When’s a good time to invest in PR
Written by Rebecca Oatley, Owner and Managing Director at Cherish PR.
You know the moment when the blood, sweat and tears of incubation finally result in a business. You stand proudly with that giant pair of scissors ready to cut the ribbon and welcome customers into your new venture. Thanks to the PR agency, the cameras snap and when the image hits the rolling presses, the floodgates open for customers to pour in.
This seems old-fashioned but it reflects the point at which many start-ups decide to invest in PR – at launch - and yet PR can support a business way before the metaphorical ribbon is cut, or is often most effective way after that first day.
So when is the right time to invest in PR?
In simple terms, this depends on who you need to reach. PR or public relations, is all about building awareness and generating trust and credibility with your company’s key audiences. Now that may be customers but it can also be investors, suppliers, partners or even internal audiences. In building awareness, understanding and interest amongst these groups, PR encourages them to invest their time, money or resources in what you are trying to achieve. So the first question to ask is who am I trying to communicate to and what do I want them to do.
Once you have decided who your primary audiences are and understand what you want them to do, you can then identify what you need to do to communicate to them. For example, if you have a highly niche product serving a specific audience, then you may already know most of the people who are likely to buy your product. You don’t need a big media relations campaign here, but you may simply need some help with how to create your story, how to pitch your audiences in a way that’s relevant and interesting to them. This is PR but it needs to happen as part of your product development, so that it is intrinsic in the way that you present your product, throughout your web and social presence and in the way that you, as founder, present to all of your publics, from suppliers to investors. Its PR long before that ribbon is officially cut.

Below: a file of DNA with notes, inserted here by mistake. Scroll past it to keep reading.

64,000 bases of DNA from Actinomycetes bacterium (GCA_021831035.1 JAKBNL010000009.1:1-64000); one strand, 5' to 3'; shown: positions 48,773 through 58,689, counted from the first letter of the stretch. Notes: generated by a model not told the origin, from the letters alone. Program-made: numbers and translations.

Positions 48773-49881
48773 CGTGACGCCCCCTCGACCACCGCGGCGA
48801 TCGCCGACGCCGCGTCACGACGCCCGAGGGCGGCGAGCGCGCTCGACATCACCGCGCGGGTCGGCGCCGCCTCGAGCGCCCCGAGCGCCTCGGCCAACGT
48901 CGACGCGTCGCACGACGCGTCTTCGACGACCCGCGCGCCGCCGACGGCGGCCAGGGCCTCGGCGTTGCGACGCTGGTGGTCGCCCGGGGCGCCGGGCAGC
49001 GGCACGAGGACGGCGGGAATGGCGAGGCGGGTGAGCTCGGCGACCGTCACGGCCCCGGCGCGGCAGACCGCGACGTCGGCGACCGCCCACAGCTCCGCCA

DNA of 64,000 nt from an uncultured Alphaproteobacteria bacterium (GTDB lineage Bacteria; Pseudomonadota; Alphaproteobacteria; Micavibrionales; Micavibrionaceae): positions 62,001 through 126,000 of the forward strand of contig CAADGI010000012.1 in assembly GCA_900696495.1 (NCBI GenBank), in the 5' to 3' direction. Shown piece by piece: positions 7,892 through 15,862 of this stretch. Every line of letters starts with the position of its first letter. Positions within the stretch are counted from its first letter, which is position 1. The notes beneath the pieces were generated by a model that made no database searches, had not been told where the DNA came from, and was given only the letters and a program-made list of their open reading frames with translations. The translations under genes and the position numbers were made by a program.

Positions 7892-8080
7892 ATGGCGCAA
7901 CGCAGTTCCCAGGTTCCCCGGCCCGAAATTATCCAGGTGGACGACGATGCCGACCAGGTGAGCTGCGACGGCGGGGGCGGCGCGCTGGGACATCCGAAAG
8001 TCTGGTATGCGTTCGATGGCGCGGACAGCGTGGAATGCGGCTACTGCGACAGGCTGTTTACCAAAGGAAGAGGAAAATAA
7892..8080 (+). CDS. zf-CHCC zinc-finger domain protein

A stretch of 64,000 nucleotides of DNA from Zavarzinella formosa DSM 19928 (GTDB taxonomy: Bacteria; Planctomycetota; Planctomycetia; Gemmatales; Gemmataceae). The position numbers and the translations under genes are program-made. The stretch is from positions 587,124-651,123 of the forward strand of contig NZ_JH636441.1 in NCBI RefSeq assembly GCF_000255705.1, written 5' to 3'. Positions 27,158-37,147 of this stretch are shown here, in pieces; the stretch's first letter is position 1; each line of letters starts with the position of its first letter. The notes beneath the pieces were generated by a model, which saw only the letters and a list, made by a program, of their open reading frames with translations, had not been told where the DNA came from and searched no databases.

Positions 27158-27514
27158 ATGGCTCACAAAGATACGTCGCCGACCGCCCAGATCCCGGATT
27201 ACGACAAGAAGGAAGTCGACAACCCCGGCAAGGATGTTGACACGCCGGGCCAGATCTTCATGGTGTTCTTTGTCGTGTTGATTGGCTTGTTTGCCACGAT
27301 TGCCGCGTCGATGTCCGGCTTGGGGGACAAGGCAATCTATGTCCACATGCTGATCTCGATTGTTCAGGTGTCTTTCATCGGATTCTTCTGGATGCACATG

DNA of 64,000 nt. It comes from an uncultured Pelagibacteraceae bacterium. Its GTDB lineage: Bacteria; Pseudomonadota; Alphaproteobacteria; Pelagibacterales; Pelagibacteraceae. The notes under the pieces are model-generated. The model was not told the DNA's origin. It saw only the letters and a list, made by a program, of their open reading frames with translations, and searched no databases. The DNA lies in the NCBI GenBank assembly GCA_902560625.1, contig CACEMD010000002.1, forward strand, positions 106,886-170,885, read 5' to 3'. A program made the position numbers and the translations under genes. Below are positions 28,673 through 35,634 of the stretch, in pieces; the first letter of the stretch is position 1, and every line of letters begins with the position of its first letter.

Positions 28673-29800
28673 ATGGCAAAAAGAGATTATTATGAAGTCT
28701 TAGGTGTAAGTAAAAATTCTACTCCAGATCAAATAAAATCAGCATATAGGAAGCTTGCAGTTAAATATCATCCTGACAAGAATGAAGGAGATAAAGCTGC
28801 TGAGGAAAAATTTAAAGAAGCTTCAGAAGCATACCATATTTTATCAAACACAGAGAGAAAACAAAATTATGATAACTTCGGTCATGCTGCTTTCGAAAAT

Most early-stage businesses approach my UK PR agency because they want to build awareness of their offering. They are looking for in-bound enquiries and in more competitive markets, they want to stand out from the competition. They want to engage the media and influencers and for the resulting publicity to drive new sales leads. Well, the great news is that today’s PR is more effective at fulfilling these goals than ever before. Whilst we may want to show the article in the Daily Mail to our mum, the best coverage today is online. Most online articles stay up and complete with good messages, a call to action and if possible a link. These articles can work hard to drive interest and traffic long after a newspaper hits the recycling bin. Begin by focusing online because this coverage will work hard to support your business in its early stages.
Nobody wants to be alone. So don’t make the mistake of publicising your business too early, particularly if it requires an exchange between two participants (peer-to-peer). If you are on a sale site and there are no sellers, you feel disappointed and will leave. In these cases, publicising your business too early can be really damaging. Make sure that you build an initial customer base before telling the broader market about it. The great news is that in today’s tech-driven world, there is always BETA, and your offering can be in BETA or trial period for months whilst you build users, test the technology and only then officially launching the service to the media. You want the influencers to have the best experience possible and write the best reviews, so make sure you’re presenting the best possible version of your business and not how it looks with no customers on day one.
Finally, it’s worth noting that good PR is carried out by highly-skilled practitioners and therefore it’s not cheap. As an early stage business, it’s important to look at the priorities for spending. You may wish to build initial customers through less expensive channels, paid social for example, before using PR to broaden reach when the business is looking for major awareness and a scale of growth. Or it may be that as a business you wish to invest in getting the brand and communications right at the outset, investing in an experienced practitioner initially to craft the strategy and plan, before bringing in an in-house team to execute. Reach out to a few agencies that operate in your space and explain your business and requirements to them. The best ones will give you valuable feedback and make recommendations as to when you should employ PR and how much to invest.
And if any PR comes back with the recommendation of cutting a ribbon with a giant pair of scissors, send them to me.